Ten Ways to Create Shareholder Value

Alfred Rappaport discusses 10 ways to create shareholder value. Those ways can be separated into three categories: Strategy & Management, Reward & Compensation, and Shareholders.

Ten Ways to Create Shareholder Value

Ten Ways to Create Shareholder Value

  1. Don’t get sucked into the short-term earnings-expectation game – it only tempts you to forgo value-creating investments to report rosy earnings now.” – No cost cutting to reach earnings benchmarks!
    • Reported figures approximate neither a company’s value nor its change over the reporting period.
    • Organizations compromise value to boost short-term earnings.
  2. Evaluate which strategy is likely to create the greatest value.
    • Do any of the operating units have sufficient value-creation potential to warrant additional capital?
    • Which units have limited potential and therefore should be candidates for restructuring or divestiture?
    • What mix of investments in operating units is likely to produce the most overall value?
  3. M&A (Mergers & Acquisitions) based on expected value, not on immediate EPS (Earnings Per Share) impact.
    • Major acquisitions can create or destroy value faster than any other corporate activity.
    • If management is uncertain whether the deal will generate synergies, it can hedge its bets by offering stock > reduce potential losses for the acquiring company’s shareholders by diluting their ownership interest in the postmerger company.
  4. Adoption of a value-conscious business model – focus on high value-added activities and outsourcing low value-added activities.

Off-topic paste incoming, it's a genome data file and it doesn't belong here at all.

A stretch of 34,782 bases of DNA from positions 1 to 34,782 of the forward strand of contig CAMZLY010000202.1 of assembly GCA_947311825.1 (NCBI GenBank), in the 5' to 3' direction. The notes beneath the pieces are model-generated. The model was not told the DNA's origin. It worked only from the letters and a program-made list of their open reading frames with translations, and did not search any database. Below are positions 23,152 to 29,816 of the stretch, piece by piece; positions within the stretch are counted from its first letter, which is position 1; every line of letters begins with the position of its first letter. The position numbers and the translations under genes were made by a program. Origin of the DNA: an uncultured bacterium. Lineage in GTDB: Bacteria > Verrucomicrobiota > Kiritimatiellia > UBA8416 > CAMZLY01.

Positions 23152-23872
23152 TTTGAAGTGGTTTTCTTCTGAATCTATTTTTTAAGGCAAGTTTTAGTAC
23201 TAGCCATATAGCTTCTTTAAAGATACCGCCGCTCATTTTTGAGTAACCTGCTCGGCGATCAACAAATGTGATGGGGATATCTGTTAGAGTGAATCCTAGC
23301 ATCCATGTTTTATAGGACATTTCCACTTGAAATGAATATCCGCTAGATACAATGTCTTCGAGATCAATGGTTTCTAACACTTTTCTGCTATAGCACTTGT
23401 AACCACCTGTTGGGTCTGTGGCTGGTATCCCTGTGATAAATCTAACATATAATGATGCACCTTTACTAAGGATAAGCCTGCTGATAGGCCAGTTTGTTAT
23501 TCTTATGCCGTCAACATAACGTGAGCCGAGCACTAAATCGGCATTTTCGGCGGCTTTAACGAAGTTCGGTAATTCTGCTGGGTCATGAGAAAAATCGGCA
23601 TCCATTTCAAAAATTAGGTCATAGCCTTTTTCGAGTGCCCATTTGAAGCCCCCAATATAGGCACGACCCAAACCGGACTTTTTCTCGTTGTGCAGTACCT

• Value-oriented companies regularly monitor whether there are buyers willing to pay a meaningful premium over the estimated cash flow value to the company for its business units, brands, real estate, and other detachable assets.
  5. Avoid ill-advised, overpriced acquisitions and let the shareholder decide, whether he or she wants to invest.
    • Repurchase shares if company’s stock is trading below best estimate of value & no better ROI.
    • When a company’s shares are expensive and there’s no good long-term value to be had from investing in the business, paying dividends is probably the best option“.
  6. Adopting either a discounted indexed-option plan or a discounted equity risk option (DERO) plan.
    • Indexed options reward executives only if the company’s shares outperform the index of the company’s peers – not simply because the market is rising.
    • Extending vesting periods and requiring executives to hang on to a meaningful fraction of the equity stakes they obtain from exercising their options.
  7. Develop metrics such as Shareholder Value Added (SVA). Reward based on future operating cash flows driven by sales growth and operating margins.
  8. Focus on three to five leading indicators and capture an important part of their long-term value-creation potential.
    • Time-to-market for new product launches
    • Employee turnover rate
    • Customer retention rate
  9. Adopt stock ownership guidelines for senior management.
    • Usually expressed as a multiple of base salary > converted to a specified number of shares.
    • Without equity-based incentives, executives may become excessively risk averse to avoid failure and possible dismissal.
  10. Public Financial Statements should include a Corporate Performance Statement.
    • Cash flows and accruals for estimating Cash flow prospects.
    • Classify accruals into medium and high uncertainty. Most likely, optimistic, and pessimistic.



Rappaport, A. (2006): Ten Ways to Create Shareholder Value. Harvard Business Review.

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One comment on “Ten Ways to Create Shareholder Value

  1. Pingback: Master’s Program | Sebastian Kaiser

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